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Bon Voyage! Biden heads to Belgium, Spain

President Obama had to cancel his most recent trip to Europe due to the huge ash cloud, but this week Europeans will get the next-best thing — a visit from Vice President Joseph Biden. The White House is billing the trip as a big freaking deal in the security sphere, with Biden slated to give ...

Getty Images
Getty Images
Getty Images

President Obama had to cancel his most recent trip to Europe due to the huge ash cloud, but this week Europeans will get the next-best thing -- a visit from Vice President Joseph Biden.

The White House is billing the trip as a big freaking deal in the security sphere, with Biden slated to give a "major address" to the European Parliament and hold discussions with several European leaders on the future of NATO, U.S. nuclear weapons and missile defense in Europe, and the U.S.-EU-Russian relationship.

President Obama had to cancel his most recent trip to Europe due to the huge ash cloud, but this week Europeans will get the next-best thing — a visit from Vice President Joseph Biden.

The White House is billing the trip as a big freaking deal in the security sphere, with Biden slated to give a "major address" to the European Parliament and hold discussions with several European leaders on the future of NATO, U.S. nuclear weapons and missile defense in Europe, and the U.S.-EU-Russian relationship.

"We no longer see Europe in zero-sum, Cold War terms," Biden writes in an op-ed that will appear in the International Herald Tribune Thursday. "Promoting trust within Europe requires understanding how neighbors understand their security challenges and how they intend to confront those challenges."

And he’s not showing up in Europe empty-handed. Biden will have brought with him proposals to improve military transparency through more data sharing, and says he is willing to "explore" limitations on the size and location of conventional forces there. He is also supporting an expanded role for the Organization for Security and Cooperation in Europe in conflict prevention and mediation in the wake of the Russia-Georgia war of 2008.

Biden makes a clear reference to former U.S. Defense Secretary Donald Rumsfeld’s January 2003 claim that there was a "new Europe" and an "old Europe," a comment that angered Western European leaders at the time.

"Sustainable security in Europe requires peace and stability for all of Europe — not old or new Europe, East or West Europe, NATO or non-NATO Europe," Biden writes. "We seek an open and increasingly united Europe in which all countries, including Russia, play their full roles … And most importantly, we cannot permit the re-establishment of spheres of influence in Europe."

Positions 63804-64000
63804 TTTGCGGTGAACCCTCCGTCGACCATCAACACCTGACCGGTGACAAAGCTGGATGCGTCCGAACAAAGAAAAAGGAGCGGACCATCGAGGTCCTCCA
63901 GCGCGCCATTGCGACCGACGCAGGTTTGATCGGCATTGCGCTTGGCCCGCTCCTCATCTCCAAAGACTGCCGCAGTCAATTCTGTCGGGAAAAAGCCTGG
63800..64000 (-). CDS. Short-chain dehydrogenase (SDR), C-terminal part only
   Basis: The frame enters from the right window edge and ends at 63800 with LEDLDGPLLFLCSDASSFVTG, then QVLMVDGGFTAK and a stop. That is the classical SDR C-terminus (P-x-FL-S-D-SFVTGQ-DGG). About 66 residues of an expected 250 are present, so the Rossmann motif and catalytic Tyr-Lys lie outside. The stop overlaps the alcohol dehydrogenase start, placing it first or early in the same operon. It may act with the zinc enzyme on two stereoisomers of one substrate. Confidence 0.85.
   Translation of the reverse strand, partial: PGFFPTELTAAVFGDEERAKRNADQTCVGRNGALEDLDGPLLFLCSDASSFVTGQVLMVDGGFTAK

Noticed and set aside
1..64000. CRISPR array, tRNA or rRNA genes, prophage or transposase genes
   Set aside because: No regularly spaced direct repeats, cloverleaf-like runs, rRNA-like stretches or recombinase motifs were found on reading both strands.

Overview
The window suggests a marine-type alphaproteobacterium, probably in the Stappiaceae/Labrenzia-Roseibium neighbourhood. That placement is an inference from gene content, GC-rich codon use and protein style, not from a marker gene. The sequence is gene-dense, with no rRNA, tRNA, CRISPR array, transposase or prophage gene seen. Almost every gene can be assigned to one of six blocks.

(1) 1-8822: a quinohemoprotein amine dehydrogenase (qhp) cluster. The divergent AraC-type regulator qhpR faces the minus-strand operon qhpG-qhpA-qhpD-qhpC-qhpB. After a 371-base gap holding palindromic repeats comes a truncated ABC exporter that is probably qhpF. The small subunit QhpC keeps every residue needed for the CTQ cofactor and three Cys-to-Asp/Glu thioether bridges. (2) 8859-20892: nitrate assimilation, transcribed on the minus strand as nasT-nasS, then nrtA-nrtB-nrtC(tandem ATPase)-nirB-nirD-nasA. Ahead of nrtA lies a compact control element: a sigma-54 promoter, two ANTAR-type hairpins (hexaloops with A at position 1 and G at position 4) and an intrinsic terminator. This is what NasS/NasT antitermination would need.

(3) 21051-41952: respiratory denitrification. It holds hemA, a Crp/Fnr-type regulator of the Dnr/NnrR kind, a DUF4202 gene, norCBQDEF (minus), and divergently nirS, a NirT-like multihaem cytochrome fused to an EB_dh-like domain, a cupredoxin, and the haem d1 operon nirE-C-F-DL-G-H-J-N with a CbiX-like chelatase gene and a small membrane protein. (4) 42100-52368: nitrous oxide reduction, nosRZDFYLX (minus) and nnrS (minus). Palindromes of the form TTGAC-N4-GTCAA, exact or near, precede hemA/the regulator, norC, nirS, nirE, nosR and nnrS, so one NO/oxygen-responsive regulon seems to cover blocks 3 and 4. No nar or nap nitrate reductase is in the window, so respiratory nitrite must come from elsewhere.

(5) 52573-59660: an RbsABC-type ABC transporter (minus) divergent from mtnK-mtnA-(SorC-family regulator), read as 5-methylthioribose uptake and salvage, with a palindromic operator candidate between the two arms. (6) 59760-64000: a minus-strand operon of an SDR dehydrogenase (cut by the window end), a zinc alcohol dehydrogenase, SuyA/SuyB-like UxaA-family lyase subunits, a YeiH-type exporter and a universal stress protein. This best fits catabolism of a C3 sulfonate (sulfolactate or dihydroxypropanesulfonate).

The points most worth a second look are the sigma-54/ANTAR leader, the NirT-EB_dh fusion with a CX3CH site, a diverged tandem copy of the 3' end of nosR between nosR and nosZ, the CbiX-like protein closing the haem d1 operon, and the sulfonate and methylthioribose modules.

Biden’s whirlwind itinerary shows that the answer to former U.S. Secretary of State Henry Kissinger‘s famous quip, "Who do I call if I want to call Europe?," has not gotten much simpler, if at all, since last year’s ratification of the Lisbon Treaty.

Biden will arrive in Brussels Wednesday night and meet with NATO Secretary General Anders Fogh Rasmussen Thursday morning, before addressing the European Parliament. Later Thursday he will meet with the body’s president, Jerzy Buzek, as well as European Council President Herman Van Rompuy and European Commission President José Manuel Barroso.

Thursday evening he’ll sit down to a working dinner with all 28 permanent representatives to the North Atlantic Council, NATO’s political committee.

Friday, Biden will meet with Belgian Prime Minister Yves Leterme before taking off to Madrid, where he will meet with King Juan Carlos. Saturday, he will meet with President José Luis Rodríguez Zapatero, hold a press conference, and then head back to Washington. Spain is due to take over the rotating presidency of the Council of the European Union next year.

Josh Rogin covers national security and foreign policy and writes the daily Web column The Cable. His column appears bi-weekly in the print edition of The Washington Post. He can be reached for comments or tips at josh.rogin@foreignpolicy.com.

Previously, Josh covered defense and foreign policy as a staff writer for Congressional Quarterly, writing extensively on Iraq, Afghanistan, Guantánamo Bay, U.S.-Asia relations, defense budgeting and appropriations, and the defense lobbying and contracting industries. Prior to that, he covered military modernization, cyber warfare, space, and missile defense for Federal Computer Week Magazine. He has also served as Pentagon Staff Reporter for the Asahi Shimbun, Japan's leading daily newspaper, in its Washington, D.C., bureau, where he reported on U.S.-Japan relations, Chinese military modernization, the North Korean nuclear crisis, and more.

A graduate of George Washington University's Elliott School of International Affairs, Josh lived in Yokohama, Japan, and studied at Tokyo's Sophia University. He speaks conversational Japanese and has reported from the region. He has also worked at the House International Relations Committee, the Embassy of Japan, and the Brookings Institution.

Josh's reporting has been featured on CNN, MSNBC, C-Span, CBS, ABC, NPR, WTOP, and several other outlets. He was a 2008-2009 National Press Foundation's Paul Miller Washington Reporting Fellow, 2009 military reporting fellow with the Knight Center for Specialized Journalism and the 2011 recipient of the InterAction Award for Excellence in International Reporting. He hails from Philadelphia and lives in Washington, D.C. Twitter: @joshrogin

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